I FEEL THE PAIN
“It’s going to be messy and dusty longer than your patience will probably allow.”
This is something I tell every client before we start. I try to set proper expectations. I tell them an expected timeline, set goals, update regularly, and work to keep crews on schedule. However, the odds of keeping a project perfectly on schedule without issues are low. The only possible solution is to mediate them and roll with the punches.
The reason for this is: construction relies on many moving parts. It starts with selections. Clients must select dozens of items and so many choices at once can be overwhelming. The way we work with our clients is to go shopping with them. We schedule shopping trips and walk through warehouses with them--helping them to select pieces that work with the full design--as well as determining correct sizes, colors, amounts and necessary accessories. Our assistance during the selection process is helpful as long as the client doesn’t have issues deciding, the vendor has the materials readily available, and the chosen items aren’t on back order. Multiple layers in this step alone can cause delays and do-overs. If the selections process becomes too stressful for a client, we have designers who will do it all for them.
Next, distribution is a beast to tame. The possibility that thousands of items with multiple color options will be available within a few weeks’ time is highly unlikely. We strongly encourage clients to select a Plan B to help alleviate return shopping trips or delays in production due to delivery issues. These delays can be very frustrating. This step alone can cause lost sleep and stress within a family or a marriage.
Labor and manpower are another layer of the project which can be irritating. Any time you are dealing with people, you can usually count on at least one “human thing” happening. For example, a laborer may have a flat tire on his way to the job or clients earlier in the day or week may have changed their minds about a detail of their project which then causes a delay for the next client on the laborer’s schedule. Many of the team members involved in the construction process have families; unforeseen changes in family schedules (such as a sick child or spouse) can affect the individual laborer’s schedule. This, in turn, unfortunately causes changes to the project schedule.
Daily production work is how contractors maintain a living. Because of this, many contractors work back-to-back projects. Some overlapping must be balanced due to inspection delays, unexpected issues, or just plain lack of work in his or her specified field of expertise. With that, a day missed on one project may mean additional days delayed on the projects to follow. When one specialist on a project misses a targeted timeline, it affects each specialist that follows, and those men and women must modify a schedule to keep daily work flowing. Unfortunately, every client in line is affected and production delays are the result.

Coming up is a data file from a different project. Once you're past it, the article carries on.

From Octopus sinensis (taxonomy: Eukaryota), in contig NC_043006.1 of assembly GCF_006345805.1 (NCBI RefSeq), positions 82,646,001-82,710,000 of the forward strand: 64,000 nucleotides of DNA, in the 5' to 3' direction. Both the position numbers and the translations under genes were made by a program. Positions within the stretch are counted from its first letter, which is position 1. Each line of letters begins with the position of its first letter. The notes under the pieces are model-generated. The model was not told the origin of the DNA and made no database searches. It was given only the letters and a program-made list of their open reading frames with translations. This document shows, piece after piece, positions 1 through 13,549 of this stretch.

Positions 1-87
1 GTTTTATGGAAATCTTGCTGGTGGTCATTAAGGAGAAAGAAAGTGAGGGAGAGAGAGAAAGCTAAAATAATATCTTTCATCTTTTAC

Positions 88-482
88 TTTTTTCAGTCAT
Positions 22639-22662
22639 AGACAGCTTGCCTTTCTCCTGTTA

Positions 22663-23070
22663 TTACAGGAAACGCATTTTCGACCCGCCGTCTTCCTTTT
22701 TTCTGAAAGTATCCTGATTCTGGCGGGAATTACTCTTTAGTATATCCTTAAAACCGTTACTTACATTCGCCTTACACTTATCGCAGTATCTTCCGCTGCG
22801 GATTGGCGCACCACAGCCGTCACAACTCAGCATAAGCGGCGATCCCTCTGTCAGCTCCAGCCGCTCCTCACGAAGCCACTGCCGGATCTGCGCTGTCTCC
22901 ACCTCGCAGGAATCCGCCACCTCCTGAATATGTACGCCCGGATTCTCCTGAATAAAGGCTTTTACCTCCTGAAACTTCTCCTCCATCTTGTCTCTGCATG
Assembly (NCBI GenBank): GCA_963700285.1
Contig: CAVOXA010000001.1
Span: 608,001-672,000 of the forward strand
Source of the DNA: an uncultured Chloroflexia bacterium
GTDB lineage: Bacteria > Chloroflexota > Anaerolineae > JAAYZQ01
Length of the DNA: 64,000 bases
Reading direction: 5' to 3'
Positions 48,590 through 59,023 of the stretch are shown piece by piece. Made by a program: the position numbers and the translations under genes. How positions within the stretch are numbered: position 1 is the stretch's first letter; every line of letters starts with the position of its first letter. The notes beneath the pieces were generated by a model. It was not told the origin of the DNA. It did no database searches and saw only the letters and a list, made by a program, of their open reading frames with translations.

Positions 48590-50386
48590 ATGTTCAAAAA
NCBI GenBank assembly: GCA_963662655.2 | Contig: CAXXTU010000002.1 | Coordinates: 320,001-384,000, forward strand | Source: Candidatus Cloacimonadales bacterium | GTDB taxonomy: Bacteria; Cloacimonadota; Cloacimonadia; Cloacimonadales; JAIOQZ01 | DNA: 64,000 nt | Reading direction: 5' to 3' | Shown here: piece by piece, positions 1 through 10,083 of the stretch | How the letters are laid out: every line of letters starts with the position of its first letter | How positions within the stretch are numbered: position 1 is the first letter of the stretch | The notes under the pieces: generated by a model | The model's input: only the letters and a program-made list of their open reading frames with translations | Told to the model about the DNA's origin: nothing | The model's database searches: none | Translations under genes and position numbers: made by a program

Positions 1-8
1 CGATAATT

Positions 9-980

There are many, many plates spinning in this “circus” that we coordinate every day. But, as a contractor, I had never experienced the delays and discomfort personally. UNTIL NOW.
We recently began a remodel on my own family’s kitchen and bath. I had the best of the best on call to help me. However, even with backup plans and dedicated excellent people, delays happened.
Our family’s home renovation was delayed by automobile failures on two occasions, a contractor’s surgery delay, material shortages galore (one Sunday my wife and I had to drive to Memphis to pick up tile not available in Nashville to keep the installation on schedule for first thing Monday morning) and a broken counter top slab during installation…the last slab of its kind in stock after the rest of the counters were already installed. In addition, there were multiple late arrivals of installers and laborers. However, the project still only took five weeks and we got it done under budget.
I write all of this to say, I DO feel the pain! I have now seen the other side and it will most definitely improve my bedside manner. Having gone through the dust, disruption, disarray, and disappointment, I am a better contractor for it. I certainly do not want my clients to experience those things, but I cannot guarantee that every project will be perfect. Once again, this is a multi-layered event. However, I know now from personal experience how to prepare clients and to help them cope with the stress of the process.
Thank you for reading. If you have your construction story, comment below. We learn from each other and grow into better people by sharing.